Where’s the Research?! A Plea for Expanding the Evidence on Ebooks and Educational Technology

I am currently co-facilitating a faculty panel on ebooks at my institution’s upcoming Humanities Symposium. I will be providing context and research results on the use of ebooks for academic study. I will post reflections from that panel here after the session. I’m looking forward to hearing from faculty on campus about some pilot projects.

Given the incredible excitement and discussions about ebooks across the nation, imagine my surprise when I had difficulty finding published research on the use of ebooks in higher education and its impact on learning. While I was able to find pilot and anecdotal studies, there were very few published research studies on the topic.

If ebooks and educational apps are to be adopted wholesale, rigorous research studies should be designed, published, and indexed in major educational databases for discussion and consideration. Putting aside print books in favor of ebooks have tremendous implications for the learning process, and these should be explored.

Studies of this nature are beginning to disseminate, but formal publication is needed for improved access to the research. We shouldn’t be surprised when research shows mixed results on the use of technology such as iPads; nothing is perfect!

One major goal of a liberal arts education is the ability to critically analyze information and ideas.  How can we ask this of our students if we jump on the bandwagon of ebooks and other educational technology without critically analyzing the implications on learning. Indeed, even the media is starting to question the lack of evidence for these interventions.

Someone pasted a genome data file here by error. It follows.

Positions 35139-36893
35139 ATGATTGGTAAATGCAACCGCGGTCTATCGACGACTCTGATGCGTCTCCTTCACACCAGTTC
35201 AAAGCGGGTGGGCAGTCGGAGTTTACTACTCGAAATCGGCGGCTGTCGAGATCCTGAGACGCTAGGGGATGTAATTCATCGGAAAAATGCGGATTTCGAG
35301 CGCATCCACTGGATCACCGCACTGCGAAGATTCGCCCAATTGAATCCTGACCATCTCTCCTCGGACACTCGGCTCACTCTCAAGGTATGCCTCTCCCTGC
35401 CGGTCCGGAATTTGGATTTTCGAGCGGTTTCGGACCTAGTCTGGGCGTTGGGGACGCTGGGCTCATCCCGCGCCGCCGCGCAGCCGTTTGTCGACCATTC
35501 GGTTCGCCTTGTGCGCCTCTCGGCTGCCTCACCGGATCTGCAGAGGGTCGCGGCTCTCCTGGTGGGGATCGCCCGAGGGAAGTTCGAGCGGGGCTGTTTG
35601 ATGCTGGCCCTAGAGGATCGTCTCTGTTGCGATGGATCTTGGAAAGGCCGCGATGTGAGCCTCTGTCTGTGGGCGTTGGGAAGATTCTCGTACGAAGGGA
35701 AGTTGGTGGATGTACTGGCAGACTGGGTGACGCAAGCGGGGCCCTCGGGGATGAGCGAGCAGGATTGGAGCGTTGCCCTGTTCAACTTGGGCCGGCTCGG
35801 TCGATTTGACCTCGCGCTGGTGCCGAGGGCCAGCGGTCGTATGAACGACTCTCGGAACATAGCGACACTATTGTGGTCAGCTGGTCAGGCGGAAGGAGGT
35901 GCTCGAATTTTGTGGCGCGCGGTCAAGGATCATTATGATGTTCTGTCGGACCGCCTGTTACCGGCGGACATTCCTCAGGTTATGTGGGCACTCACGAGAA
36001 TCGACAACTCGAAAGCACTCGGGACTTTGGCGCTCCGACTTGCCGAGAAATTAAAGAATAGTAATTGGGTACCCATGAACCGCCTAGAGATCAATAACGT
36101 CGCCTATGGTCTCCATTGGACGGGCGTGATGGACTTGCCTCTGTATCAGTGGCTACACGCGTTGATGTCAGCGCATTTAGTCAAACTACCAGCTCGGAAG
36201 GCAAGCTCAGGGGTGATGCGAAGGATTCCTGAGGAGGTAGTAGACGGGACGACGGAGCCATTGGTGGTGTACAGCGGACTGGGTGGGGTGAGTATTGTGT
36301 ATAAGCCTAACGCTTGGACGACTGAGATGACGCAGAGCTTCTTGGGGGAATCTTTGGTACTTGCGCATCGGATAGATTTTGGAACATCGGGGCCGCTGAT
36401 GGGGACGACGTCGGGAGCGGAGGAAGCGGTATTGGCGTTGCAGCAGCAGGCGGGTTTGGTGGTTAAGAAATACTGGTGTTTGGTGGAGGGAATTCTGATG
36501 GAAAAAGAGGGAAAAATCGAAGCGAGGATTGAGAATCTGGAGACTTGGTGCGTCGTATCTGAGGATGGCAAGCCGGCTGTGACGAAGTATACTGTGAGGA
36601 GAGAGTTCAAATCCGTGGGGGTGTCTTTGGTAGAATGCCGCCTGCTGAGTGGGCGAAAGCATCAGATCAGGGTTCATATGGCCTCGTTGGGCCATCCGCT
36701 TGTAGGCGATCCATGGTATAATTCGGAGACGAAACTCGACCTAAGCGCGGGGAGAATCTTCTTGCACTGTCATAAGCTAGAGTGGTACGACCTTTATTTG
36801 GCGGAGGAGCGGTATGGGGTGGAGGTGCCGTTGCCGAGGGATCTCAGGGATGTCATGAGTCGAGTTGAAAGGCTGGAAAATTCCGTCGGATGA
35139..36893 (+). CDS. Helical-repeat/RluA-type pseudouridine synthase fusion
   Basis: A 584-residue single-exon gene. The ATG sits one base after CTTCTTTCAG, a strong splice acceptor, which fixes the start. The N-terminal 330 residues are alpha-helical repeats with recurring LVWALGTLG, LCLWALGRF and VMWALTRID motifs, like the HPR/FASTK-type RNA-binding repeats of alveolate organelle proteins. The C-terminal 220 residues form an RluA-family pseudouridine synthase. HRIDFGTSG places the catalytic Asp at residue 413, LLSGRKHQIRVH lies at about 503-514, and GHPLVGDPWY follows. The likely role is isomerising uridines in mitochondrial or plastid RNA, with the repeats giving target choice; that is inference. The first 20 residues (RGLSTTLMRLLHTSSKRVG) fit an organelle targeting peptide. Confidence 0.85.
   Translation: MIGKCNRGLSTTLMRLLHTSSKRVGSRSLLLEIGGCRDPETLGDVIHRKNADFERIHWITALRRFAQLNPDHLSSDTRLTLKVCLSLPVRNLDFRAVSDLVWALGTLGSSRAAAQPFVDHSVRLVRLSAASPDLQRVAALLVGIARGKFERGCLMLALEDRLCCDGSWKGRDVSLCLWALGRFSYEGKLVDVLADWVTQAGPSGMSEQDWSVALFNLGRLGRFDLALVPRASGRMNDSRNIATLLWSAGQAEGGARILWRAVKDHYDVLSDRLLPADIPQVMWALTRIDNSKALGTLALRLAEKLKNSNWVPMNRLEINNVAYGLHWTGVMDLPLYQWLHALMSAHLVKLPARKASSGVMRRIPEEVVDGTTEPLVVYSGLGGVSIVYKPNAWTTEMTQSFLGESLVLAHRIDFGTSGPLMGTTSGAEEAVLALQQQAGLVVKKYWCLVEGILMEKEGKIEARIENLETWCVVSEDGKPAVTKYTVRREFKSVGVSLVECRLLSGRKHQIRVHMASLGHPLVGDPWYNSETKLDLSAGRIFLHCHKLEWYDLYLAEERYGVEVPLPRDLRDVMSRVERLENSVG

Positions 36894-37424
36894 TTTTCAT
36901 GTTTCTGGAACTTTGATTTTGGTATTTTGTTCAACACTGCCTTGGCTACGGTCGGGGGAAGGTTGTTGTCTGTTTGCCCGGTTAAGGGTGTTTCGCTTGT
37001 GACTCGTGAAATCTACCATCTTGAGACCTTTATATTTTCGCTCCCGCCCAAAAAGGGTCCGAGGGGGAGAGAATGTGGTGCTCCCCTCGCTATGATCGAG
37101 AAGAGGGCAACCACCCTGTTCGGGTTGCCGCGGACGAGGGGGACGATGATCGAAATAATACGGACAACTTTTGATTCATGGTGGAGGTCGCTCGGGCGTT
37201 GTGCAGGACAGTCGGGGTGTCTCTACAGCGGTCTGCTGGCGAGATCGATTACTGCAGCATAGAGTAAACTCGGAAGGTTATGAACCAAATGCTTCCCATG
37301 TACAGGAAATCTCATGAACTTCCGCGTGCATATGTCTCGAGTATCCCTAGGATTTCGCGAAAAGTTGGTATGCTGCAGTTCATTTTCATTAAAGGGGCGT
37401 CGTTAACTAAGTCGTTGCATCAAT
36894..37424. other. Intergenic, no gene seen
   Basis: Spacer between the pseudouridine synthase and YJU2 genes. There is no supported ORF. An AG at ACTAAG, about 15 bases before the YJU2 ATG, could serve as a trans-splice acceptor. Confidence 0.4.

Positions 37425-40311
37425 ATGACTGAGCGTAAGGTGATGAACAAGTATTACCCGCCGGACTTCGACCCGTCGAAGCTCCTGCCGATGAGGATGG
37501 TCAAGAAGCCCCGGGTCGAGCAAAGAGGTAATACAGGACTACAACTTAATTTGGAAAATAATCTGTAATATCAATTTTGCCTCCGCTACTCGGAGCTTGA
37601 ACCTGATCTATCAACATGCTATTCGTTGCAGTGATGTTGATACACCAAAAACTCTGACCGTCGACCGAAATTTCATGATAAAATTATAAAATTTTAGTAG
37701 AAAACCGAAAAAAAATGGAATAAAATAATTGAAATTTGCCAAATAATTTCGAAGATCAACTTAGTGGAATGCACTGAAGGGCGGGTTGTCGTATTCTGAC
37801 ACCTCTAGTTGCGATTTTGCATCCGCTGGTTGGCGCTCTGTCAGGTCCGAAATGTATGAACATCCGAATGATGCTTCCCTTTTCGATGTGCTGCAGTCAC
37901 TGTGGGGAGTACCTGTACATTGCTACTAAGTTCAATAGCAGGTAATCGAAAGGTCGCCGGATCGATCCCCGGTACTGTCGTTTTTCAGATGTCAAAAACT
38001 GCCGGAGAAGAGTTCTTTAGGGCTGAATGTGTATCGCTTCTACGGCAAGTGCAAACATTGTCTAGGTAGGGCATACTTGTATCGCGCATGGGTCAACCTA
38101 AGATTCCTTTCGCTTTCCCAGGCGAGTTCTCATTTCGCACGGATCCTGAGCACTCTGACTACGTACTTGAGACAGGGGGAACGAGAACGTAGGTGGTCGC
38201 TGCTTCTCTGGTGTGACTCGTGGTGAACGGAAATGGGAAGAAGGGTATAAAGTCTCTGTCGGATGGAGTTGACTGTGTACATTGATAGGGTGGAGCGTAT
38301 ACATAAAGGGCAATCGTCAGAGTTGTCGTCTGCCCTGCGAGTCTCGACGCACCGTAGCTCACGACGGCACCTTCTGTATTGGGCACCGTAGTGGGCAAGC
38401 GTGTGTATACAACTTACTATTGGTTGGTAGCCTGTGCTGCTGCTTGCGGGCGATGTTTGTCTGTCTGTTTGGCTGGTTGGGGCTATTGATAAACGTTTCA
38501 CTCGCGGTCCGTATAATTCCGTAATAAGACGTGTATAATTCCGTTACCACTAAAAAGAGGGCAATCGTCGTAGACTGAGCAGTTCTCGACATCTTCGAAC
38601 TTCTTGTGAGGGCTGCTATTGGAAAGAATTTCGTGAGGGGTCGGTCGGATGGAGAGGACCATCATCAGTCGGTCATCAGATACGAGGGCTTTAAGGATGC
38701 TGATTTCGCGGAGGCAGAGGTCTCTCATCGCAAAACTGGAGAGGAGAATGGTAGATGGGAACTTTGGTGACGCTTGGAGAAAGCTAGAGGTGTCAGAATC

And after its exhaustive national investigation of the trend, The New York Times concluded that “schools are spending billions on technology, even as they cut budgets and lay off teachers, with little proof that this approach is improving basic learning.” In lieu of empirical data, why are schools rushing into this brave new world of technology?

The first step in this analysis is the presence of well-designed research and the wherewithal to analyze and act on that evidence. I hope that this opinion piece about the President’s recent push for digital texts is heeded.

the Obama Administration’s push for digital textbooks, while useful, represents initial steps on the proverbial thousand mile journey. If we commit to rigorous, analytical education technology, the payoff for student learning and for society will be much larger. We know we’re underperforming many other nations in K-12 today, and failing to develop the human potential of millions of our young people. We also know that education is one of the few sectors that has remained immune to the progress technology can bring. I’m convinced that if districts, educators, and technologists work together — and if we make sure new technologies are never embraced for their own sake but rather for how they can demonstrably change teaching and learning, then the gains for America’s civic life and economic future will be enormous.

What do you think?  Have you found research on the impact of ebooks or educational technology on learning in higher education? I would love to read them; please post citations or links!

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